Measurement and Testing
How Bad is The US Fuel Shortage?
Sep 19 2017 Read 1230 Times
Following the aftermath of Hurricane Harvey, the impact on the US oil industry has quickly made itself clear. The tropical storm ravaged a third of US oil refineries, with damage to energy infrastructure sending petrol prices soaring.
Weeks later and US Gulf Coast refineries are still struggling to import crude. So just how bad is the US fuel shortage?
IEA continuously monitoring “crisis”
While Harvey was a huge blow to the US economy, the International Energy Agency hasn’t declared a state of crisis. Made up of 29 member countries, the autonomous organisation approves releases of government-held fuel stocks in the event of major disruptions. While it is continuing to monitor the impact of Hurricane Harvey on US oil and gas markets, it maintains that the US is armed with enough petrol and diesel to ride out current supply issues.
Hurricane leaves US thirsty for fuel
Of course, Stateside refiners may feel differently. The outlook for US petrol futures was particularly rattled when Colonial Pipeline announced that it was shutting down a key artery used to transport fuel from its Gulf coast refining hub to the Eastern states. The move could drastically restrict petrol and diesel flows across America, and potentially trigger a fuel shortage in some of the biggest cities in the US.
Saudi-owned Motiva refinery in Port Arthur is America’s largest facility, capable of producing 603,000 barrels a day of crude. Following the storm, it was forced to shut down operations in the face of flooding. While it’s since started to roar back to life it’s put a significant dent in the US fuel supply. Pipelines transporting crude from the Permian basin to refineries in Texas have also been shut down, which drastically slashed output from the USA’s largest shale field.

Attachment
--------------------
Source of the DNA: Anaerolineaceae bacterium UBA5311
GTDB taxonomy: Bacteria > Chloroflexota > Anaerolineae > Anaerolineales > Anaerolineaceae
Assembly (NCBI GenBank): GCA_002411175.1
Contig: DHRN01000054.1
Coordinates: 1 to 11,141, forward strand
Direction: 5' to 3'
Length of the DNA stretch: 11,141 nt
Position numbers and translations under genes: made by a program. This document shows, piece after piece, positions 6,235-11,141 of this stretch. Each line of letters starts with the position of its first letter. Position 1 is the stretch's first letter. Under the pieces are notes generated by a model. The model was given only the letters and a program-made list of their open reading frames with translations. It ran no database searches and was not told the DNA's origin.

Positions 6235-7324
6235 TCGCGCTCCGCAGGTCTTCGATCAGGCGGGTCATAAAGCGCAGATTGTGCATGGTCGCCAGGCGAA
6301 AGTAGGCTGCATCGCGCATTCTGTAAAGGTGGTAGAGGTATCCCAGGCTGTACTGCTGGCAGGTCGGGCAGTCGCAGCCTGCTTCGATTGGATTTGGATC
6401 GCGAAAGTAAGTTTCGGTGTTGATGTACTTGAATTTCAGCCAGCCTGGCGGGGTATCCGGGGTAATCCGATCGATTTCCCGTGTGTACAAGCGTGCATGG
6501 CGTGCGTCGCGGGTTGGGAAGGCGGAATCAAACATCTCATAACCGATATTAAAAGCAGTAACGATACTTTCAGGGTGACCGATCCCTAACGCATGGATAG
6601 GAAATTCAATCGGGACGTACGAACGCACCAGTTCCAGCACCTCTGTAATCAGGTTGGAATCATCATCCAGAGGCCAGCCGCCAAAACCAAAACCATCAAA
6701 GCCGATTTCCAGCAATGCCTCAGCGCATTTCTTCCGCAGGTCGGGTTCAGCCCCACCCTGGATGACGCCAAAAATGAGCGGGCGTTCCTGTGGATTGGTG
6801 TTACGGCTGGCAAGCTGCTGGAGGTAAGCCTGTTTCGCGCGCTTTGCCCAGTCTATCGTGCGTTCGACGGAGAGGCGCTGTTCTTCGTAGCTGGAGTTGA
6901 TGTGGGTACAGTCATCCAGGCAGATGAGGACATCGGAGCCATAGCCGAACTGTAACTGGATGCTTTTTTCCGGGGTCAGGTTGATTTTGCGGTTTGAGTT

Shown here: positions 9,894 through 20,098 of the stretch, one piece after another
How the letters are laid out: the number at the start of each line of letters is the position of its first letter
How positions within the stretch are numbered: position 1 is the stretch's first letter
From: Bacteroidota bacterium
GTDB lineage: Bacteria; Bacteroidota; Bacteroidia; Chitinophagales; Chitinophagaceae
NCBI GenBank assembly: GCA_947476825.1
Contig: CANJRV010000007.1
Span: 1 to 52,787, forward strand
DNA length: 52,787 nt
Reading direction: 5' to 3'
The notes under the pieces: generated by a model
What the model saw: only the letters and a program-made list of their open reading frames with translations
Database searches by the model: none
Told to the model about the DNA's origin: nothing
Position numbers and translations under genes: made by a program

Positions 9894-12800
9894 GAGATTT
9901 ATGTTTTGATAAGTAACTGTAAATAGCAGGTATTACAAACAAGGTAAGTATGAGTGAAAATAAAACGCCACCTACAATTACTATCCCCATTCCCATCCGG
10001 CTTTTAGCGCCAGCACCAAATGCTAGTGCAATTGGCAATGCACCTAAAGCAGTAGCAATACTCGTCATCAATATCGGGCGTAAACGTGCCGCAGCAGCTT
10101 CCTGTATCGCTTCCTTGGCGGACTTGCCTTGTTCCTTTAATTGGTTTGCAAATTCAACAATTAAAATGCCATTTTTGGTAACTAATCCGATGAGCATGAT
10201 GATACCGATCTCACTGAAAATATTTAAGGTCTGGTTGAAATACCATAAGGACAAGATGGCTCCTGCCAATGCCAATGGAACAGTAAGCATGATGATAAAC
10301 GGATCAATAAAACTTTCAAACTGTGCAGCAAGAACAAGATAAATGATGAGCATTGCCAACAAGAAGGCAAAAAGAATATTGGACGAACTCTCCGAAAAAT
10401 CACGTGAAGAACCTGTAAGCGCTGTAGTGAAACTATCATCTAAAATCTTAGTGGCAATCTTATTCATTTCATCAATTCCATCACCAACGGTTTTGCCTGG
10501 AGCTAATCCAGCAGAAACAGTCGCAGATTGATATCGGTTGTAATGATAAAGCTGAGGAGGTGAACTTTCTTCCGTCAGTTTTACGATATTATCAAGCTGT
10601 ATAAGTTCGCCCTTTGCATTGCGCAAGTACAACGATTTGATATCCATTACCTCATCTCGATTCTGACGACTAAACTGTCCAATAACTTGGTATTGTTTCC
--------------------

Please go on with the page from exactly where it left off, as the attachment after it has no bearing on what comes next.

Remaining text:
Washington steps in
While the IEA was unwilling to act, Washington did step in. In response to the nationwide shortage the US Department of Energy authorised the release of 1 million barrels of crude oil from its Strategic Petroleum Reserve (SPR), which was sent to Phillips 66’s refinery in Lake Charles.
Harvey triggers a two year high
Though despite efforts to keep a price spike in check, US wholesale petrol quickly rose 13.5% to close at $2.14 a gallon. This represents a two year high, with prices up by more than a third from pre-Harvey levels.
As a result, motorists will inevitably face acute price increases at the pumps over the coming weeks. Oil trading expert David Leben warns that “a lot of fear is driving the trade right now” and notes that “it’s the biggest intraday move [in petrol] many people have seen in this market.”
Following widespread damage to US infrastructure, efficiency is more important than ever. For a closer look at the latest single-column gas chromatography (GC) and vacuum ultraviolet (VUV) spectroscopy techniques being used to heighten efficiency, don’t miss ‘VUV PIONA+ Improves Accuracy of Hydrocarbon Reporting in Gasoline.’
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